requiring a source of energy in lateral wall cells.
Extremely asymmetric mitochondria bordered CR profiles closely over a considerable distance in an arrangement consistent with their serving as an energy source
for the membranous system (Fig. 3). However, there is
presently no knowledge that CR contains an ATPase or
a protein kinase, either of which would utilize high
energy phosphate for ion transport, and it is accordingly uncertain as to whether this system demands
energy for its presumed function in facilitating ion flow.
Moreover, the elaborate display of CR in other sites
such as Deiters cells of gerbil cochlea and the human
eccrine sweat gland lack an abundance of closely associated mitochondria (Spicer and Schulte, 1993; Baron et
al., 1984). If mitochondria associated with CR energize
ion movement in type II fibrocytes, the transport mechanism involved in this site must differ from that in
Deiters cells and sweat glands.
Alternatively, mitochondria populating CR-rich areas of cytosol could provide an energy source for biosynthesis of the membranous complex. The abundance of
mitochondria showing a distinctive rounded profile in
paranuclear regions rich in CR and Golgi zones (Figs. 3,
7, & 8) is consistent with such an interpretation. In this
case, information concerning possible differences in
function or rate of turnover is needed for explaining the
more impressive codistribution of mitochondria with
Golgi cisternae in the fibrocytes than in Deiters cells.
Cytoplasmic areas with dense profiles of CR and
mitochondria in all lateral wall cells invariably possessed a few to many Golgi complexes. A similar
association of CR with Golgi elements has been encountered in other sites including human eccrine sweat
glands (Baron et al., 1984) and cochlear Deiters cells
(Spicer and Schulte, 1993). Moreover, a striking development of Golgi cisternae takes place in Deiters cells
and pillar cells of neonatal gerbils 14–15 days after
birth, at the precise time when CR appears in these
cells (Ito et al., 1995). The hyperabundance of both
systems occurred transiently, as they disappeared together from pillar cells during further postnatal development but in Deiters cells persisted into adulthood
with a somewhat diminished volume of Golgi complexes
and associated mitochondria. The codistribution of
Golgi zones and CR in many cell types of the cochlear
lateral wall and elsewhere, the concurrence of Golgi
zones and CR only in a paranuclear area rich in
mitochondria in type II fibrocytes, and the simultaneous timing of the appearance and disappearance of
Golgi zones and CR during postnatal development all
point to a possible role for Golgi cisternae in biosynthesis of the membranous reticulum.
We thank Mrs. Nancy Smythe and Mrs. Leslie Harrelson for their technical and editorial assistance.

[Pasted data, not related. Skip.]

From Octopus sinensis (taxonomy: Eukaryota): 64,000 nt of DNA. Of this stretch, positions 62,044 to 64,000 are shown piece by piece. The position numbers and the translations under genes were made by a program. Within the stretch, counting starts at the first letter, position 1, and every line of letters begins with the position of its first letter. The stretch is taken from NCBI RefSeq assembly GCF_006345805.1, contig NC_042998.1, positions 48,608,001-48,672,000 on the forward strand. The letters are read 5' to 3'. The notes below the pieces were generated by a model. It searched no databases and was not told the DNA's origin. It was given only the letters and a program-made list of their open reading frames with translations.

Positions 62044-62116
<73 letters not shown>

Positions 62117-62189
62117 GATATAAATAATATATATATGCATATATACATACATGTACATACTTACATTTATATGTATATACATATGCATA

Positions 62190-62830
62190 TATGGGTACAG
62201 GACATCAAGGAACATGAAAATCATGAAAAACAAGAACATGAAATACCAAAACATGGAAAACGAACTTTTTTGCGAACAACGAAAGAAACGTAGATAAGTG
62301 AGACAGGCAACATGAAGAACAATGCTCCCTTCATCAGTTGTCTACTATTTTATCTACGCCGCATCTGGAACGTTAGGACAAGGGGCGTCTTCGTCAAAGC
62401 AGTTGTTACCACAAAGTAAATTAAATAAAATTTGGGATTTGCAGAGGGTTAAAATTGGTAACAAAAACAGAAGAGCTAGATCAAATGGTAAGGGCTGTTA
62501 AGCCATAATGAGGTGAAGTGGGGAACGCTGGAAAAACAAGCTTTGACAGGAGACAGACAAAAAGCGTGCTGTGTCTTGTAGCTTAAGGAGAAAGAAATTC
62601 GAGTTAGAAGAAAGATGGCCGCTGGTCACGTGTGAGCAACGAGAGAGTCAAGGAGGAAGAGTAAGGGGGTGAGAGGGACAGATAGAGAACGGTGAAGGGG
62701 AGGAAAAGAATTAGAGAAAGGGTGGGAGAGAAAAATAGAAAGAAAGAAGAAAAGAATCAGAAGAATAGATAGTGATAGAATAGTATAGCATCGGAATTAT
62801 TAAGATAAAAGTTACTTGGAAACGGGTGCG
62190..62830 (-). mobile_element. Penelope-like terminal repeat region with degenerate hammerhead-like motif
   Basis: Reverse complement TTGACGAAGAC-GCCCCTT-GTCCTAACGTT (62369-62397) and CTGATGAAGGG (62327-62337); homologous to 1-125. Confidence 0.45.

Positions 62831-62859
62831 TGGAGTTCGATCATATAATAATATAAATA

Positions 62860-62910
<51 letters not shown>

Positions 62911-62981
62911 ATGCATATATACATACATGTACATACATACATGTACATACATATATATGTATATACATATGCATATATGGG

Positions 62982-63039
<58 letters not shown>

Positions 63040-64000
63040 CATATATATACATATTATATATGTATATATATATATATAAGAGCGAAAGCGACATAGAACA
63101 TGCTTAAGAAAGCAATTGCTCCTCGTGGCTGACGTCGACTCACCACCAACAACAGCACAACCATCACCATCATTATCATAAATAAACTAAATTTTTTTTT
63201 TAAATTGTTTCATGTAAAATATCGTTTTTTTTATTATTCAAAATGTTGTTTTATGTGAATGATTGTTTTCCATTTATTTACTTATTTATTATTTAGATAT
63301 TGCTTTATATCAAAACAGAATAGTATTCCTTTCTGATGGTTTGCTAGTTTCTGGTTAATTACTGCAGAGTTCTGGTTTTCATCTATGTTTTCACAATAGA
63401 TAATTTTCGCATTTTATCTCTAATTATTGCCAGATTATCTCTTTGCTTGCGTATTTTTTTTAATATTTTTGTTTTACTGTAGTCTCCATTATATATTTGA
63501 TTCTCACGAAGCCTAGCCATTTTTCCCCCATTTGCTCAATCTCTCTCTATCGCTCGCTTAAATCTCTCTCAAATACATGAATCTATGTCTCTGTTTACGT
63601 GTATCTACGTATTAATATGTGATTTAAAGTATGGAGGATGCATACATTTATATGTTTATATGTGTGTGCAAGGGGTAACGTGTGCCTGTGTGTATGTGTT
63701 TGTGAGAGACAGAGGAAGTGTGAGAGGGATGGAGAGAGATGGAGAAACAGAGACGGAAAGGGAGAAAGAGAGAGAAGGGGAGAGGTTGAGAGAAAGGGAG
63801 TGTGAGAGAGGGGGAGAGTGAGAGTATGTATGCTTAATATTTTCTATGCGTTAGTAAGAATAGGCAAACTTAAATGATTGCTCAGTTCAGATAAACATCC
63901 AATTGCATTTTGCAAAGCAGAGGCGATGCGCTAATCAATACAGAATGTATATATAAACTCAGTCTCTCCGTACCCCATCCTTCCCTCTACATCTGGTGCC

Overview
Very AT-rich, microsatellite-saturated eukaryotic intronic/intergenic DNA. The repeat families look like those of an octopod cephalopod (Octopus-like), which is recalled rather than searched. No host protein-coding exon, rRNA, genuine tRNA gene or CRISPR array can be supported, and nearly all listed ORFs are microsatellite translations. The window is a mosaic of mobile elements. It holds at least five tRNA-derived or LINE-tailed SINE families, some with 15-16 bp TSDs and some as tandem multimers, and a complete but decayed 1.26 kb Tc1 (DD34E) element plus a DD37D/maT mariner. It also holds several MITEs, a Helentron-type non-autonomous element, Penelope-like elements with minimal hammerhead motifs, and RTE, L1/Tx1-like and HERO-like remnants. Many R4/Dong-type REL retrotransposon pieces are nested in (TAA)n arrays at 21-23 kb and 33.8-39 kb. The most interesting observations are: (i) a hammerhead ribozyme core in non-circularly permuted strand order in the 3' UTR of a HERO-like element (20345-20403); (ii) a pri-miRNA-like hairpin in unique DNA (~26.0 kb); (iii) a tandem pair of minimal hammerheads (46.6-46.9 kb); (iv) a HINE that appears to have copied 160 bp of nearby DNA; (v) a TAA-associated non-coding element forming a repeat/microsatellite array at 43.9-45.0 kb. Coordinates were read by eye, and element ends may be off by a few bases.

Baron, D.A., J.V. Briggman, and S.S. Spicer 1984 Tubulocisternal
endoplasmic reticulum in human eccrine sweat glands. Lab.
Invest., 51:233–243.
Bergeron, M., and G. Thiéry 1981 Three-dimensional characteristics
of the endoplasmic reticulum of rat renal tubule cells, an electron
microscopy study in thick sections. Biol. Cell, 42:43–48.
Boettcher, F.A., J.H. Mills and B.N. Norton 1993 Age-related changes
in evoked potentials of gerbils. I. Response amplitudes. Hearing
Res. 71:137–145.
Clark, G. 1960 Staining Procedures Used by the Biological Stain
Commission. Williams and Wilkins, Baltimore, pp. 63.
Forge, A. 1982 A tubulocisternal endoplasmic reticulum system in the
potassium and transporting marginal cells of the stria vascularis
and effects of the ototoxic diuretic ethacrynic acid. Cell Tissue
Res., 226:375–387.
Galic, M., and W. Giebel 1989 An electron microscopic study of the
function of the root cells in the external spiral sulcus of the
cochlea. Acta Otolaryngol. (Suppl.), 461:3–15.
Iinuma, T. 1967 Evaluation of adenosine triphosphatase activity in the
stria vascularis and spiral ligament of normal guinea pigs.
Laryngoscope, LXXVII:141–158.
Ito, M., S.S. Spicer, and B.A. Schulte 1995 Cytological changes related
to maturation of the organ of Corti and opening of Corti’s tunnel.
Hearing Res., 88:107–123.
Iurato, S., K. Franke, L. Luciano, G. Wermbler, E. Pannese, and E.
Reale 1976 Intercellular junctions in the organ of Corti as
revealed by freeze fracturing. Acta Otolaryngol. (Stockh.), 82:57–
Kerr, T.P, M.D. Ross, and S.A. Ernst 1982 Cellular localization of
Na1,K1-ATPase in the mammalian cochlear duct: Significance for
cochlear fluid balance. Am. J. Otolaryngol., 3:332–338.
Kikuchi, T., R.S. Kimura, D.L. Paul, and J.C. Adams 1995 Gap
junctions in the rat cochlea: Immunohistochemical and ultrastructural analysis. Anat. Embryol., 191:101–118.